Magazine back in 2011 and as a double for Cate<br />

Blanchet. Now you are a fashion designer. I have<br />

the feeling you are still on a private journey<br />

through life. Where do you see yourself let’s say in<br />

20 years?<br />

Susann: Good memories come back to my<br />

mind when I think about that. I had such a<br />

good time doing all this. Being a designer<br />

you’ve got to be open for everything and<br />

multitasking in a way. Otherwise, how are you<br />

supposed to create something new?<br />

KALTBLUT: Let’s play a little game. If you could<br />

dress a famous person out of these two who would it<br />

be and why!? Marilyn Mason or Justin<br />

Timberlake?<br />

Susann: Marilyn Manson because he is a<br />

crazy genius, I love his music and because<br />

there is always a little bit of Manson in my<br />

mood boards.<br />

KALTBLUT: Thank you very much for your time<br />

and the amazing editorial you and Suzana<br />

Holtgrave have produced for our Noire theme.<br />

Come back to see us soon when you have a new<br />

collection to show!<br />

Susann: Thanks to you<br />


196<br />

KERBY<br />

Rosanes<br />

Kerby Rosanes is a freelance illustrator. The things that occupy him the most? Sketching and doodling, of course.<br />

Hailing from the Philippines, he spends every bit of free time he has clutching his notebook, armed with his<br />

beloved pens. He’ll fill up blank pages with thousands of little details; put those details together and creates an<br />

extraordinary piece of art. For Kerby, these doodles are much more than just “unfocused drawing.”<br />

This is his passion, it’s his way of life.<br />

KALTBLUT: Hi Kerby, can you please tell us what are your<br />

influences and what inspires you?<br />

Kerby: A lot of things inspire me. Nature, music, anime, cartoons, scifi<br />

movies, personal experiences and anything interesting I encounter<br />

everyday. My greatest influences include other ink artists like Mattias<br />

Adolfsson and Johanna Basford, film characters of Hayao Miyazaki<br />

and my mom for teaching me how to be creative at all times.<br />

KALTBLUT: There is a lot of detail in your illustrations. How<br />

did you start working this way?<br />

Kerby: I love putting details in my work. I think that characteristic<br />

alone makes my work unique from other artists. Without it, any of my<br />

pieces will not come alive knowing that I don’t usually colour them. I<br />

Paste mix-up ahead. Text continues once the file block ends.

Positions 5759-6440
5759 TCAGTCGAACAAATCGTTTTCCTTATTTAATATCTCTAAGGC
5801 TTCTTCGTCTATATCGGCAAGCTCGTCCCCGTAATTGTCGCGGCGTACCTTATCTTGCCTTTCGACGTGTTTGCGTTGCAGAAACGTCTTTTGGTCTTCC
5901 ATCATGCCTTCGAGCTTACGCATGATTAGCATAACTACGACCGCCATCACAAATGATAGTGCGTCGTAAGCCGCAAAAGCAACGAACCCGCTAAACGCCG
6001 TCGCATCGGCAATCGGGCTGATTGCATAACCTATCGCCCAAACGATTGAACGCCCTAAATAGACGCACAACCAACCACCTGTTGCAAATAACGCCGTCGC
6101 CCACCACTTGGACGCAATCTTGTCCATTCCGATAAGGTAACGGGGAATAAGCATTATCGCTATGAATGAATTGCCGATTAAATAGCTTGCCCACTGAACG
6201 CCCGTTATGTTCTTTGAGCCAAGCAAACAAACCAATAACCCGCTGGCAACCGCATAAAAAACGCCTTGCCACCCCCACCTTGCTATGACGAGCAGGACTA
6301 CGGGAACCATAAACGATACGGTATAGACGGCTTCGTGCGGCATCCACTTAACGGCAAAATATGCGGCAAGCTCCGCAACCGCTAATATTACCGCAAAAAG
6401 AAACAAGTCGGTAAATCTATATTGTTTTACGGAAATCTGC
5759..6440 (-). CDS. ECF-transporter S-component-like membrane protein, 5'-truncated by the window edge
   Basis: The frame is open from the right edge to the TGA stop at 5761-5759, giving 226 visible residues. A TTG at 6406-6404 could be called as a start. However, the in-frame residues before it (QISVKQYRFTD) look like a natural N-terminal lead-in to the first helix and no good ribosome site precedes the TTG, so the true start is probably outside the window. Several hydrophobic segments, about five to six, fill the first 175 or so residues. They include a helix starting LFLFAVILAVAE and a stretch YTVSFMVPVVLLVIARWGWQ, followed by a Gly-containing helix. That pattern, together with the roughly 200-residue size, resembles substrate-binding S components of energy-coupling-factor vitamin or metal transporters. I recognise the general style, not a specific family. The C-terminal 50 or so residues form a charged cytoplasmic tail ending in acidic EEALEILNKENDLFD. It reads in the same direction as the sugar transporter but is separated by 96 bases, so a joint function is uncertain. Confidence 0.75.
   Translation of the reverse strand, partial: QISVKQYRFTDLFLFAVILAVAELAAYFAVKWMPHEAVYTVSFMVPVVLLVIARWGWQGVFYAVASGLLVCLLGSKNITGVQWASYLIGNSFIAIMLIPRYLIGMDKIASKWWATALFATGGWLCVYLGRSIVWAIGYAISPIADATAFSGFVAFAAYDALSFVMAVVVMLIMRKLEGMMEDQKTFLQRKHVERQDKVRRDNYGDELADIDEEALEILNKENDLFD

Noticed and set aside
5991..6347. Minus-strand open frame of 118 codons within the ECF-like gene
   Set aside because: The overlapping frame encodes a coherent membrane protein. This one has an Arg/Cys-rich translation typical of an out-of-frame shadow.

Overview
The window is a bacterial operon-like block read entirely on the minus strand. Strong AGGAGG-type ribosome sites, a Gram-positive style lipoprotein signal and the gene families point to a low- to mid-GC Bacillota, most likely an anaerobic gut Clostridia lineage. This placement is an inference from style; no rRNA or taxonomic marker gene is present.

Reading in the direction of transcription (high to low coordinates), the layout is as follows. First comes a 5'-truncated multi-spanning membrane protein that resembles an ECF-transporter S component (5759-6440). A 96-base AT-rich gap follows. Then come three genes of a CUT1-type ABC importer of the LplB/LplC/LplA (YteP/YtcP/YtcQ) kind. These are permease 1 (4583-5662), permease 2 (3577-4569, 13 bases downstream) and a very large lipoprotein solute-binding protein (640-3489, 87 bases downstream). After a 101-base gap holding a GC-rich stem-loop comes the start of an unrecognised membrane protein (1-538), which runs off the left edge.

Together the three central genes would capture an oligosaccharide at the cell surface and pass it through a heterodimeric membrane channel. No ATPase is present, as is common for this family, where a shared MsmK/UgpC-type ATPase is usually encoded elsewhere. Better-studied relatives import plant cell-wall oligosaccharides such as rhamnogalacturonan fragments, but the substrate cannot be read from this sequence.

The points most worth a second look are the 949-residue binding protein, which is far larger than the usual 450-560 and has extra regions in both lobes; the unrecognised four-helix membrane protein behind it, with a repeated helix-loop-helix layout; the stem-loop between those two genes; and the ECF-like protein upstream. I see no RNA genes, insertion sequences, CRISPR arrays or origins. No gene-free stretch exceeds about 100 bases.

started working that way when I decided to drop my pastels and coloured<br />

pencils, when I lose the patience of colouring my work.<br />

KALTBLUT: How long does it take you to finish one of your<br />

illustrations? What does it depend on?<br />

Kerby: It depends on the size and what purpose it will be used for. Most<br />

commissioned pieces would take me a couple of weeks to finish since<br />

research is being made. For personal doodles, I do it in two days most<br />

likely every night after a busy day at the office.<br />

KALTBLUT: How has your work changed as you evolved?<br />

Kerby: My work has changed from the ordinary scribbles in my class<br />

notebooks, to more detailed and conceptual illustrations that are well

197<br />

recognized across the globe. I still<br />

have a long way to go when it comes<br />

to “evolving” my craft and that’s<br />

what I am more excited about!<br />

KALTBLUT: What kind of<br />

things scare you the most? What<br />

do you fear?<br />

Kerby: Many things actually. I’m<br />

afraid of heights, paranormal activity<br />

and losing my beloved pens!<br />

KALTBLUT: If you would make<br />

an illustration of yourself, what<br />

would it look like? What kind of<br />

things would it involve?<br />

Kerby: Hmm.. tough question. But<br />

I think I’ll just include things I love<br />

and best represent me. It can be so<br />

random without any art direction<br />

at all. Just like my other drawings,<br />

I want it to be just plainly spontaneous<br />

leaving the viewer to figure<br />

out the stories behind them.<br />

KALTBLUT: You often include<br />

animals in your work, can you<br />

tell us a little about it? What do<br />

they symbolize?<br />

Kerby: They don’t symbolize<br />

anything at all. I just love to explore<br />

the wild and natural elements<br />

as a major theme of the artwork.<br />

Animals are good subjects when you<br />

want to reach a wide audience, appealing<br />

to kids, adults, art professionals,<br />

tattoo artists, nature lovers,<br />

etc.<br />

KALTBLUT: Each one of your<br />